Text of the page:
Ver. 9. Blessed are the peace-makers, &c. -As one of the ways in which lust operates, is by breeding divisions, contentions, strifes, wars, and the like, and thus diffusing death through every vein of society; so one of the ways in which true religion operates, is by preventing, or allaying them. The desire of such persons is not merely to avoid giving or taking offence, aud to stand aloof from the quarrels of the neighbourhood; but if possible, by a wise, temperate, and friendly interference, to heal them at an early stage. It is a great blessing to a church, a neighbourhood, or a nation, to have such characters among them. There is no calculating the mischiefs which have raged in these different departments of society, and which might have been prevented by listening to a few words from a pacific friend. The blessedness pronounced on these characters, is the honour of being called the children of God; and this no doubt because they resemble him. He that seeks peace on pure and honourable principles, is of God's mind, acting on the same principles as God acts ia reconciling the world to himself through Jesus Christ.
Ver. 10.–12. Blessed are they which are persecuted for righteousness' sake, &c.-It is a strong proof of human depravity, that men's curses and Christ's blessings should meet on the same persons. Who would have thought that a man could be persecuted and reviled, and have all manner of evil said of him, for righteousness' sake? And do wicked men really hate justice, and love those who defraud and wrong their neighbour? No ; they do not dislike righteousness as it respects themselves: it is only that species of it which respects God and religion, that excites their hatred. If Christians were content with doing justly, and loving mercy, and would cease from walking humbly with God, they might go through the world, not only in peace, but with applause : but he that will live godLY IN Christ Jesus shall suffer persecution. Such a life reproves the ungodlinees of men, and provokes their resentment. Persecution is not confined to those acts of violence which are sanctioned by law, and affect liberty, VOL. VIII.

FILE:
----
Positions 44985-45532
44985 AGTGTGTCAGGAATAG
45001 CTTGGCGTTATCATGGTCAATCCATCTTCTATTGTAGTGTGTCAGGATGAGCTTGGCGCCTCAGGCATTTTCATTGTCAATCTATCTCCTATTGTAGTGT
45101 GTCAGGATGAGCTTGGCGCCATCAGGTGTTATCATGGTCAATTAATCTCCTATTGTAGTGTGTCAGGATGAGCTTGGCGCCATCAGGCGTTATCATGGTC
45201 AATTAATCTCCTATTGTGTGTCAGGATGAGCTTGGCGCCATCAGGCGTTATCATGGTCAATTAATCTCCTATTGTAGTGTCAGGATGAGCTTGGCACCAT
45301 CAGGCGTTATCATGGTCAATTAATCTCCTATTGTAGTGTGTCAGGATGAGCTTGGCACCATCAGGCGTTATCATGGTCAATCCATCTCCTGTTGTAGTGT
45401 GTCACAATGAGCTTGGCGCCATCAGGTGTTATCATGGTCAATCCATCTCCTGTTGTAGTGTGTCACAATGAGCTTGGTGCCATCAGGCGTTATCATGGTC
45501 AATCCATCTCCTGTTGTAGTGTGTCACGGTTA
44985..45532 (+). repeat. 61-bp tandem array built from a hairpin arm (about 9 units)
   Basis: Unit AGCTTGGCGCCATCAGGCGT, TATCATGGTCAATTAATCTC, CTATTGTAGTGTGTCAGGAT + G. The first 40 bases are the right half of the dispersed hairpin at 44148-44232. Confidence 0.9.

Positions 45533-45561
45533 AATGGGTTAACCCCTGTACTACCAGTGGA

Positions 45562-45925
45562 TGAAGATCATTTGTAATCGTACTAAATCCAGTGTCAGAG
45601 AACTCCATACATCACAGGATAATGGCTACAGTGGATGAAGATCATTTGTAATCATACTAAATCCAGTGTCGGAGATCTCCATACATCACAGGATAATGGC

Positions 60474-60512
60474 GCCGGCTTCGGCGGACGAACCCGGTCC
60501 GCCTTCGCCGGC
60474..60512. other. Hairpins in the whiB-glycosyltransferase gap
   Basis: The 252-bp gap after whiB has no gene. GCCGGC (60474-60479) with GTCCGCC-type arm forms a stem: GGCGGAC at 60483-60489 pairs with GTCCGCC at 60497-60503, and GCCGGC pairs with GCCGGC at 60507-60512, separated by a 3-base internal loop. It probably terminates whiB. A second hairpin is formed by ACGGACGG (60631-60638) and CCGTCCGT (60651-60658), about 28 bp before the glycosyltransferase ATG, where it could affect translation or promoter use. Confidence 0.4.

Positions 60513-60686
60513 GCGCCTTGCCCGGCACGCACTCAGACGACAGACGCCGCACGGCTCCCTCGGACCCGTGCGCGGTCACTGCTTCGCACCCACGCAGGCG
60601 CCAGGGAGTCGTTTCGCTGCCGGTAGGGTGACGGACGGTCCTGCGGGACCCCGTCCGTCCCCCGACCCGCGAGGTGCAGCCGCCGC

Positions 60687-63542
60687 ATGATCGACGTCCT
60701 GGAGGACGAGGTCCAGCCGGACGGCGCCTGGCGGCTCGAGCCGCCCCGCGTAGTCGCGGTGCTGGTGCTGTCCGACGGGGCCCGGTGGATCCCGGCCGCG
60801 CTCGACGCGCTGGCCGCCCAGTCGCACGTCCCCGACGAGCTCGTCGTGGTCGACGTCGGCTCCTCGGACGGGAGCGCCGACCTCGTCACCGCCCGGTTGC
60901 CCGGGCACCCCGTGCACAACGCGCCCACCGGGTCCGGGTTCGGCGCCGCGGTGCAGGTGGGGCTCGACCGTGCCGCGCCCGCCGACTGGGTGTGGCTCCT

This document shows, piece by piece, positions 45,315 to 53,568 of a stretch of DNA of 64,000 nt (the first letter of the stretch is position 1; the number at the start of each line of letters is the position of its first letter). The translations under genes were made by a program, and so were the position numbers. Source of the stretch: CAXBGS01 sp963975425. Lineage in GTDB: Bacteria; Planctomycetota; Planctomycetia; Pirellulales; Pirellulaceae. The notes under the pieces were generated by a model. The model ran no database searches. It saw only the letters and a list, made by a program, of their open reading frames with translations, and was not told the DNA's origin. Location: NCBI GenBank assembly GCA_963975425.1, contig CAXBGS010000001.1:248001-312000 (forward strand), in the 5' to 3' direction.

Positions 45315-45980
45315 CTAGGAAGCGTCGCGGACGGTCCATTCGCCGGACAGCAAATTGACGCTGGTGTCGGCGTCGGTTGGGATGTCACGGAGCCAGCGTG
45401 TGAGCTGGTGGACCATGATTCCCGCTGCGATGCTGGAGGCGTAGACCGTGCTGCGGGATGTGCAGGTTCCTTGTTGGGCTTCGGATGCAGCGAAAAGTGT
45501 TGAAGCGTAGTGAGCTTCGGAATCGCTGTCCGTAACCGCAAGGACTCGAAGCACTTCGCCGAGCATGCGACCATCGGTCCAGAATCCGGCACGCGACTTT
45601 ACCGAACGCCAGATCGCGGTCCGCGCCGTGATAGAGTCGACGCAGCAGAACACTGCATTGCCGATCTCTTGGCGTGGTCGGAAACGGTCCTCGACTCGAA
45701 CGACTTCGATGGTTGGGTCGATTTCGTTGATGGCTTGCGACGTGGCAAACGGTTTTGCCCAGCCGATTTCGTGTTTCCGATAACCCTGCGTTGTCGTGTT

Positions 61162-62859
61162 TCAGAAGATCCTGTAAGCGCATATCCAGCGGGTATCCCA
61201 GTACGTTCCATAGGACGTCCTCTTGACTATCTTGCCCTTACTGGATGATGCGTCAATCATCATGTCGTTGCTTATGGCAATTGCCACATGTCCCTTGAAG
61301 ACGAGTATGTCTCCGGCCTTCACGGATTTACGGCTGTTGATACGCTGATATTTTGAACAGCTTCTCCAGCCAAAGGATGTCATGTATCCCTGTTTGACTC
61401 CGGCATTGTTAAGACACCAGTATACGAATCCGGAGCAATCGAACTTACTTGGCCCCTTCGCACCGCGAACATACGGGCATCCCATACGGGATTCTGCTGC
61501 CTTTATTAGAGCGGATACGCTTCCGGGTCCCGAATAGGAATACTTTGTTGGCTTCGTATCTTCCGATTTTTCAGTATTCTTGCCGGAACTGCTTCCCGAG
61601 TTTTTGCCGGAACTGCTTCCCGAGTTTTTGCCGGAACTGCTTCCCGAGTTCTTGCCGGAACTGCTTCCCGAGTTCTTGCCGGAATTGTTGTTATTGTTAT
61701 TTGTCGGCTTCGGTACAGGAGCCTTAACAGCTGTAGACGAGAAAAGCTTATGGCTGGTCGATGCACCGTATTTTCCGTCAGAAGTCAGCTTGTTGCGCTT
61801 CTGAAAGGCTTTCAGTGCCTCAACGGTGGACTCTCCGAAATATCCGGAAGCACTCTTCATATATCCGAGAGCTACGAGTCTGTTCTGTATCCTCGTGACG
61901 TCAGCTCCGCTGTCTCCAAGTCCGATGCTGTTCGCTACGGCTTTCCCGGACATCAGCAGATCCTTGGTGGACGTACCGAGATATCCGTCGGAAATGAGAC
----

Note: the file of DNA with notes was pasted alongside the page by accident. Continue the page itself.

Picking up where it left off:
property, or life; but extends to slanderous and reproachful language, and every other way in which enmity is expressed. Through the goodness of God we have been long protected from legal persecution ; but the enmity of the serpent will find ways of expressing itself. If from the most disinterested compassion you warn your wicked neighbours of their danger, you will be called disturbers of the peace; crimes will be imputed to you of which you are innocent; and even your best actions ascribed to the worst motives. If you model your religion by the word of God, and pay no regard to human establishments, any further than as they agree with it, you may expect to be represented as enemies to government, a discontented sort of people, turning the world upside down. A view of such a state of things, to one that is weak in faith, may appear discouraging; but there is no just cause for being cast down. Only see to it that whatever you suffer, be for righteousness' sake, and that all the evil which is said of you be false, and for Christ's sake, and instead of being discouraged, you will have reason to rejoice and be exceedingly glad. Unbe. lievers may tell you that this is extravagant and impossible, and that no man can be happy in such circumstances ; but it is not so. The primitive Christians entered into the spirit of their Lord's doctrine, ‘rejoicing that they were counted worthy to suffer shame for bis name's sake.” When to this is added the promised kingdom, the reward in heaven, which awaits those that overcome, miserable as your lot may be accounted by the world, it will be found to be not only preferable to that of your persecutors, but even to that of such Christians, as by yielding in a measure to the world, escape a few of its censures. You have more satisfaction, and consequently more happiness in this life; and your reward in heaven will be greatly augmented : for if afflictions in general • work for us a far more exceeding and eternal weight of glory,' much more those which we have suffered for righteousness' sake. Every wound received in this warfare will then be a scar of honour : a seed, productive of a harvest beyond all our present conceptions.